The primacy given to employment raises three concerns. The first arises from the realities of the job market. In this age of globalized labour, standardized employment relationships (i.e. full-time employment where the worker has one employer, works in the employer’s premises, and has access to extensive social benefits and statutory entitlements) are no longer the norm. Fully one-third of workers in Ontario now have precarious jobs, that is, jobs characterized by high levels of uncertainty, low income, a lack of control over the labour process, and limited access to regulatory protections.[1] Without job security, income security is elusive at best.

A second concern is the implication that as long as the right supports are in place and barriers are removed, all youth and adults in Ontario can be employed in waged jobs at sufficient pay to cover all of their living costs. The reality is that there are barriers to employment that will not yield readily, if at all, to interventions and supports. Among these barriers are conditions in the marketplace itself or challenges individuals face such as chronic anxiety or neurological damage that may be hidden from view but are nonetheless permanently debilitating. These conditions make waged employment either not available or not possible for some in most workplace settings.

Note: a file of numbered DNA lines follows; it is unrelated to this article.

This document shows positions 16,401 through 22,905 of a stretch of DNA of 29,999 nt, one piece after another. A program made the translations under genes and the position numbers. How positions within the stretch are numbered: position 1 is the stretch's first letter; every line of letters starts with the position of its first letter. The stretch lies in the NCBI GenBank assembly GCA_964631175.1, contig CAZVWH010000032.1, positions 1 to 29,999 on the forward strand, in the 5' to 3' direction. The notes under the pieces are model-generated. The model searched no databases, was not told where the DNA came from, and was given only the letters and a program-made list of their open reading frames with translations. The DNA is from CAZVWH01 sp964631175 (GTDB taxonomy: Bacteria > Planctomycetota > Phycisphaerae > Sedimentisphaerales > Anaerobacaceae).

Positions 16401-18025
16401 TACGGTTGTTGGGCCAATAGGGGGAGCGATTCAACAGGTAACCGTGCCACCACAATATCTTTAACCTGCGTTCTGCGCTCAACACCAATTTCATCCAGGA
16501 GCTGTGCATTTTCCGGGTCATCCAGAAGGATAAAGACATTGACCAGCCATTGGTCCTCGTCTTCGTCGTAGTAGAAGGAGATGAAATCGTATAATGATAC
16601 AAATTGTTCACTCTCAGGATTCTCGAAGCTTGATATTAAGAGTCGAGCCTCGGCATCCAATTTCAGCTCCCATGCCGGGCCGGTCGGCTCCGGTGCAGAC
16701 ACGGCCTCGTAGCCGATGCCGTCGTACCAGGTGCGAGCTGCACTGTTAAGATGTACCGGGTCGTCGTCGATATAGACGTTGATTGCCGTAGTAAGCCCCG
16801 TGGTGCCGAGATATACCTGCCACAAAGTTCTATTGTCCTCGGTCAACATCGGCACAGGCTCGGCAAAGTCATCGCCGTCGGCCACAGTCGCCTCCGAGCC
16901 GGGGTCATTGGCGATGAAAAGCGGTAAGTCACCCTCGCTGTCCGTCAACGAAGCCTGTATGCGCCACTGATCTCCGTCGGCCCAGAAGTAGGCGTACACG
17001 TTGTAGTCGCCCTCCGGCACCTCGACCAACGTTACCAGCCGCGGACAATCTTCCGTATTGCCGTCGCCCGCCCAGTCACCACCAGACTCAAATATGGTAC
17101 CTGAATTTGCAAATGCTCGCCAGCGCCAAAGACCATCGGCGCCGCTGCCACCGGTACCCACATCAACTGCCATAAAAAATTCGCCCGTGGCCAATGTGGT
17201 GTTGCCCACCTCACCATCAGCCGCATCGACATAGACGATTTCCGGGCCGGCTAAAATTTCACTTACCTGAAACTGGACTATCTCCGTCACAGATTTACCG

Following from this concern is a final one, namely, the implication that waged employment is the primary or sole means by which individuals can contribute to their communities and to society at large. This is clearly not the case. Many individuals for whom the structure of the workplace is out of their reach or that creates a difficult or impossible environment in which to operate can and do make invaluable contributions. This can be through reduced work or through their work as members of the community and volunteers, lending wisdom from their lived experience to building communities that understand and welcome diversity. Enabling these individuals to voice their experiences and needs, and challenge existing preconceptions and structures, is as important a role and obligation for governments as is the provision of employment supports and regulation.